Larry Birenbaum


"OpenCourseWare is exactly the kind of thing that universities should be doing."

MIT alumnus and OCW  supporter, Larry Birenbaum.
Larry Birenbaum (MIT class of 1969) supports MIT OpenCourseWare through a generous financial gift.

Larry Birenbaum, a 1969 MIT graduate in Electrical Engineering, has an impressive history of giving back to his alma mater. In the past, his gifts – like those of many donors to Institute – have supported departments that transformed his own MIT experience.

For example, Birenbaum, who is the former Senior Vice President and Group General Manager of the Ethernet Access Group at Cisco Systems, was a founding member of the 3Com Corporation, and one of the donors of the 3Com Chair in MIT's Laboratory of Computer Science in 1999. Birenbaum and his wife, Jan, also established an MIT scholarship fund which supports MIT undergraduates who were born as citizens of another country and immigrated to the United States, and became U.S. citizens.

Birenbaum, who is himself a naturalized citizen, feels it is important to make an MIT education accessible to gifted students – just as, decades ago, a scholarship helped make MIT accessible and affordable for him.


A radical approach to using the Internet

Recently, however, Birenbaum and his wife Jan gave a generous gift in support of an MIT initiative that did not exist when Birenbaum was a student: MIT's OpenCourseWare.

"It's true that gifts typically support something that you experienced as a student," Birenbaum says. "But I was really taken by this initiative. A lot of other schools are trying to figure out how to make money off the Internet, and that's completely understandable. But I just love the idea that MIT took a completely radical approach, and said, 'We're going to make these materials free to everybody.'

"I had the opportunity to take some terrific courses when I was at MIT," Birenbaum adds. "I took Hans Lucas Teuber's Introduction to Psychology, which was fabulous, and eye-opening.

"In the Electrical Engineering department, I took a hands-on laboratory course in which I worked on building a computer from scratch, trying to demonstrate that file sharing could be accomplished on a hardware basis. We didn't quite complete it... I guess we'll never know if it was a reasonable idea! But it was an incredible learning experience."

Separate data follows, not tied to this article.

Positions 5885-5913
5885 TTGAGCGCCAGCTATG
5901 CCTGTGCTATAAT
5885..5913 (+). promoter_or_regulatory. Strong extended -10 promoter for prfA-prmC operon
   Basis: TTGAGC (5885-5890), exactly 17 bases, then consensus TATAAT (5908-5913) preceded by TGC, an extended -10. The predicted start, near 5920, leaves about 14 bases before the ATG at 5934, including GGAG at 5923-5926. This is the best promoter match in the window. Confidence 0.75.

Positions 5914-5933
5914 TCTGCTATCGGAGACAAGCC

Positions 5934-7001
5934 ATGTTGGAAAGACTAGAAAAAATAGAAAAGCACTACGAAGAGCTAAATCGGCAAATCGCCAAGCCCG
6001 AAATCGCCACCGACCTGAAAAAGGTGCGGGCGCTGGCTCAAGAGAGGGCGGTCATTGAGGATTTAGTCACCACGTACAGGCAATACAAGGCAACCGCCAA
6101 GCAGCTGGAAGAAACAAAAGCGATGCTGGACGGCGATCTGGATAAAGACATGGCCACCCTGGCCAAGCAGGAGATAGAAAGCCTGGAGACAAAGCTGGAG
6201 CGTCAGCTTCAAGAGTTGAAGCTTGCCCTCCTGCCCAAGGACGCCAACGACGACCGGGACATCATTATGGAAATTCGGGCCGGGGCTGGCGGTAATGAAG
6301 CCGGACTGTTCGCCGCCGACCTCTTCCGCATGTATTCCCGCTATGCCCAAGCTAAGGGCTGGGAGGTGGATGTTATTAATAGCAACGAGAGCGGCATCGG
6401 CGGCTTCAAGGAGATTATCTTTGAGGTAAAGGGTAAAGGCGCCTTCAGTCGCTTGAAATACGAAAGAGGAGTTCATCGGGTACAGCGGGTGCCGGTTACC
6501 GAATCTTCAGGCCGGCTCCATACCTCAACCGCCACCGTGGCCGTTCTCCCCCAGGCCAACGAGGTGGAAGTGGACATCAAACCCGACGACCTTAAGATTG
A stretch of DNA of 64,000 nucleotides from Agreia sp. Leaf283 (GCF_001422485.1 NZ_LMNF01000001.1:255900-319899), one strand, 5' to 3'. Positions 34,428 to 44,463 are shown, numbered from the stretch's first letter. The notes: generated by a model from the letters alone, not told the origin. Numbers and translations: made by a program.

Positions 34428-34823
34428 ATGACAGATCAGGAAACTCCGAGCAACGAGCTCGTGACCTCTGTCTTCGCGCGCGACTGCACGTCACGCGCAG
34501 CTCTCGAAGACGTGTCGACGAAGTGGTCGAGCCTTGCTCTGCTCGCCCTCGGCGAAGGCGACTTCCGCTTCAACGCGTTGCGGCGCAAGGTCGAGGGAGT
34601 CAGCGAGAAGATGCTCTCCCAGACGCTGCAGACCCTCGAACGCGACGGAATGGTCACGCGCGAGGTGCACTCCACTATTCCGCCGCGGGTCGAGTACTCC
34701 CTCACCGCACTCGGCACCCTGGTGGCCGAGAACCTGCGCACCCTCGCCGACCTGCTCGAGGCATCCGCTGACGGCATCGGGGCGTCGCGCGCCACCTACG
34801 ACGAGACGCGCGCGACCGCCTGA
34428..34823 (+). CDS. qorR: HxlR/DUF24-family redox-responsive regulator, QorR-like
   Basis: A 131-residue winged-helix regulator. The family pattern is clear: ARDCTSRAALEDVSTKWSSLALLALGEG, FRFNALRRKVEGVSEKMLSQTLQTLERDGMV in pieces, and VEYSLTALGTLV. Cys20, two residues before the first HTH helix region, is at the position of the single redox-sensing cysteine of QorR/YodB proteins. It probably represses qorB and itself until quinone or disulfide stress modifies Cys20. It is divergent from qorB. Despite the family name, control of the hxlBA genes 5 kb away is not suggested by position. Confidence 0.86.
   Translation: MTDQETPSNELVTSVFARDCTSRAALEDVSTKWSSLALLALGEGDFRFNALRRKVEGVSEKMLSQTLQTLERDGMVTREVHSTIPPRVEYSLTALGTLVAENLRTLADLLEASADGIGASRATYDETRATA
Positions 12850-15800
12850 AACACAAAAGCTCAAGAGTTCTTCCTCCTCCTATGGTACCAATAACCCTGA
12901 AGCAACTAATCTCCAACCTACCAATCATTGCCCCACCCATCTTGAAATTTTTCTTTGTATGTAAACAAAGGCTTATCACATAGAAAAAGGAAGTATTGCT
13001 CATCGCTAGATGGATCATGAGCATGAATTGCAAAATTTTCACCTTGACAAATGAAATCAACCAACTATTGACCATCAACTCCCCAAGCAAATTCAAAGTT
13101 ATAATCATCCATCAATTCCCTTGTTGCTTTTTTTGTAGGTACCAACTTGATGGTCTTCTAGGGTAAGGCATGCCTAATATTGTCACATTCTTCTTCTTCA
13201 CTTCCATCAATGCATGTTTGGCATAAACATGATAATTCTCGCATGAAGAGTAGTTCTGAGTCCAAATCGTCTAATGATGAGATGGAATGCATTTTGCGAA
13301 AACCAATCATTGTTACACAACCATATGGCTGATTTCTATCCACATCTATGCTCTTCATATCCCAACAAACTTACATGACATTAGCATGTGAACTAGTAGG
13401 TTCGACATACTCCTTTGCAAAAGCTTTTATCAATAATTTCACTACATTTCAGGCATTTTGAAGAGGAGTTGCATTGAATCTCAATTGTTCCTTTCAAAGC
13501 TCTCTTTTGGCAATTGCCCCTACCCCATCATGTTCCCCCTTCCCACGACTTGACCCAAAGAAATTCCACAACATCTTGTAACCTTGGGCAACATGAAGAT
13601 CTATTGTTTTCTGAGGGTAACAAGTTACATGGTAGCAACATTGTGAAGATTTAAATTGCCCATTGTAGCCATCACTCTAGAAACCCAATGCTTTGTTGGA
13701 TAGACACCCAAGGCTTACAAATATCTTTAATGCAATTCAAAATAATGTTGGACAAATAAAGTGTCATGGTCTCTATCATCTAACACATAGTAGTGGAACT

A rigorous, disciplined, methodical approach

With his gift to MIT OpenCourseWare, Birenbaum hopes to make this type of learning experience accessible to others around the globe.

"OpenCourseWare is exactly the kind of thing that universities should be doing," he says, "in terms of being novel and forward-thinking. The courseware is definitive, which you'd expect from an institution like MIT. It's also comprehensive - a rigorous, disciplined, methodical approach to committing this stuff online. And that's so generous… and so useful."

Birenbaum has been so impressed with the initiative that it has actually transformed his own relationship with the larger institution.

"This initiative actually reeled me back into the school," he admits. "I had kind of drifted away, in terms of involvement. But [the OCW] announcement really brought me back."

A tribute to generosity

Birenbaum's gift is a tribute to the generosity and work of the faculty, who make OCW possible. "I've been really impressed with the unselfish attitude that the faculty has taken with this," Birenbaum says.

"I don't know much about university politics, but I would gather that the stuff that they pull together for their courses is, in a sense, proprietary. Why should they make that available to others? But they seem to have overcome all that, and fulfilled the commitment to get 100 percent of their courses on the Web. That's just extraordinary."

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